by Sean Hargrave, Staff Writer, September 23, 2016
The media landscape is fragmented and confusing right now, so much so that the News Media Association has asked the Government to do something about Google and Facebook’s influence. Exactly what the government is supposed to do is not laid out. So of course nothing will get done.
But here’s the rub. How stupid does an industry have to be to moan about a source that sends millions of readers every month free of charge? Yes, that’s right — there follows a rare piece of support for the search giant that is far too keen, in my opinion, to avoid paying UK tax. As far as Google News goes, what is the news industry’s beef? I remember Murdoch had a big complaint about Google stealing stories a couple of years ago. I just don’t get it, though. Do you?
Google News doesn’t carry advertising, and it provides links to articles and videos hosted on their creators’ sites. It’s surely what newspaper groups are clamouring for and what businesses spend a fortune on SEO and PPC to receive. Yet here the media companies get it for nothing. Or at least, they get it for the cost of knowing enough about SEO to appear on page one.
Of much greater concern is Facebook. Take a look at the news attention graphs and Facebook looms large. It’s one of those charts where if you’re a news media organisation you just have to gulp. Facebook has nearly as much news attention of the rest of the market combined, and if you combined it with the (advertising-free) BBC, the pair are clearly way out ahead. Only the Mail Online gets close to making a dent in their dominance.
But is that necessarily as bad a development as the papers seem to believe? I follow the two newspapers I subscribe to in the UK on Facebook, The Times and The Telegraph, and as often as not pick up stories in my timeline from them. I also receive some very nice tidbits from The Economist, The Guardian and The Independent, which are all gratefully received. I click on them and i go the media owner’s site where they are free to advertise to me. What’s the problem? If the papers see a huge issue here, why are they filling my timeline with their stories?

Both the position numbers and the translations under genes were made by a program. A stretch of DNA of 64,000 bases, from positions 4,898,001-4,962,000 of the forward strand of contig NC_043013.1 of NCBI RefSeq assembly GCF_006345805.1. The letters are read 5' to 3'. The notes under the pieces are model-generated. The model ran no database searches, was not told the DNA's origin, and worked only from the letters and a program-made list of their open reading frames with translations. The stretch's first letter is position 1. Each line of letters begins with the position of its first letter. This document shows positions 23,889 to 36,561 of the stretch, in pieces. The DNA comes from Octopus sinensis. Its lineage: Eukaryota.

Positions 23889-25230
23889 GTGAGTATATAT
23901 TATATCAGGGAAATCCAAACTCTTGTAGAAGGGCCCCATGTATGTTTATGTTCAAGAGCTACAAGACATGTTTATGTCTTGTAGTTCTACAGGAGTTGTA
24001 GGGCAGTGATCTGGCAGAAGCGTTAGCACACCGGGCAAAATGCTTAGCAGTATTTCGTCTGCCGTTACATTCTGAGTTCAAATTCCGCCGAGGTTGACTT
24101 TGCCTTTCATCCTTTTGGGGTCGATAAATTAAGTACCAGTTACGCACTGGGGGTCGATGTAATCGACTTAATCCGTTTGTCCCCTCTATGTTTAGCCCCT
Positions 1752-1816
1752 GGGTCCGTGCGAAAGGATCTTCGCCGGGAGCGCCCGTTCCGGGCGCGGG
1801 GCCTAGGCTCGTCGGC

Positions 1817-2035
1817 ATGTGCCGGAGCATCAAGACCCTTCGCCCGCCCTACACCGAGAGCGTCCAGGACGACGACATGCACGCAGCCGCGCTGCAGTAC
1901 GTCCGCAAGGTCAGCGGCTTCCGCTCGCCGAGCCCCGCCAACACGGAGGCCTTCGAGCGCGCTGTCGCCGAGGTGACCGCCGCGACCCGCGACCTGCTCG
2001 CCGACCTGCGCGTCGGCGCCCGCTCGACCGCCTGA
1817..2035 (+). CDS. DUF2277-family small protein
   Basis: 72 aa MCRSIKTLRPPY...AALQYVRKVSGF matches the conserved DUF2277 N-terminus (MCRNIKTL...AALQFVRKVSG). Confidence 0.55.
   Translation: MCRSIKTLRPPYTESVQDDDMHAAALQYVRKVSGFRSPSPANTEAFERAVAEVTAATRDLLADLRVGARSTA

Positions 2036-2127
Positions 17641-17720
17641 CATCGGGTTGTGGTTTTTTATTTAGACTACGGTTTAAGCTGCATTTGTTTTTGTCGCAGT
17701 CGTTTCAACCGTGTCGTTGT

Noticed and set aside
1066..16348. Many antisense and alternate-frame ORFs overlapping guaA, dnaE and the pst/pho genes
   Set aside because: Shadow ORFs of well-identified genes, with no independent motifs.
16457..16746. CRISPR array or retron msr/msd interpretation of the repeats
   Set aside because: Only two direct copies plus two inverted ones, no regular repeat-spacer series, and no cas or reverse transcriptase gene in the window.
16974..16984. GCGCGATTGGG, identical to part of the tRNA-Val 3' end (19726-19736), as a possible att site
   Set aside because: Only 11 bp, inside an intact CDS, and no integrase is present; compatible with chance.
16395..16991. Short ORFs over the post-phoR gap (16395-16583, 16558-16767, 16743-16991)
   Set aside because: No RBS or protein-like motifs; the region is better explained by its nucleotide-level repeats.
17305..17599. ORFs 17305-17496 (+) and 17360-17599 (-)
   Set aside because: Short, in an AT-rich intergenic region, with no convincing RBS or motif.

I know the newspapers see themselves as in direct competition for ad dollars with Facebook, and I’d suggest that’s something they’re just going to have to live with. Here’s an inconvenient truth, however. People generally don’t go to news home pages to search for news as they used to. The vast majority, as the figures bear out, are getting their news via Facebook. But surely that’s an opportunity for free distribution, isn’t it?
So, what are we to do? Or what can the government do? It’s not really clear in the coverage of the NMA’s meeting with ministers what they want. Surely, they’ve got a search giant that sends them millions of people every month for free on one hand and a social media giant that is doing much the same on the other. If they don’t want anything to do with Facebook, then why feature an icon for sharing content via the site? Why have accounts that readers are encouraged to follow so they pick up stories in between cat videos and first day at school photos?
No, the real threat to news media organisations are the people who steal their stories and pass them off as their own. Facebook and Google pass on traffic to the news source, many other start-up news organisations do not. They simply steal and half way through acknowledge the source of the story was a third party. Ultimately, then, it’s start-ups that use social better than the traditional giants and steal stories that are the big issue, not Google and Facebook, who actually represent a massive opportunity.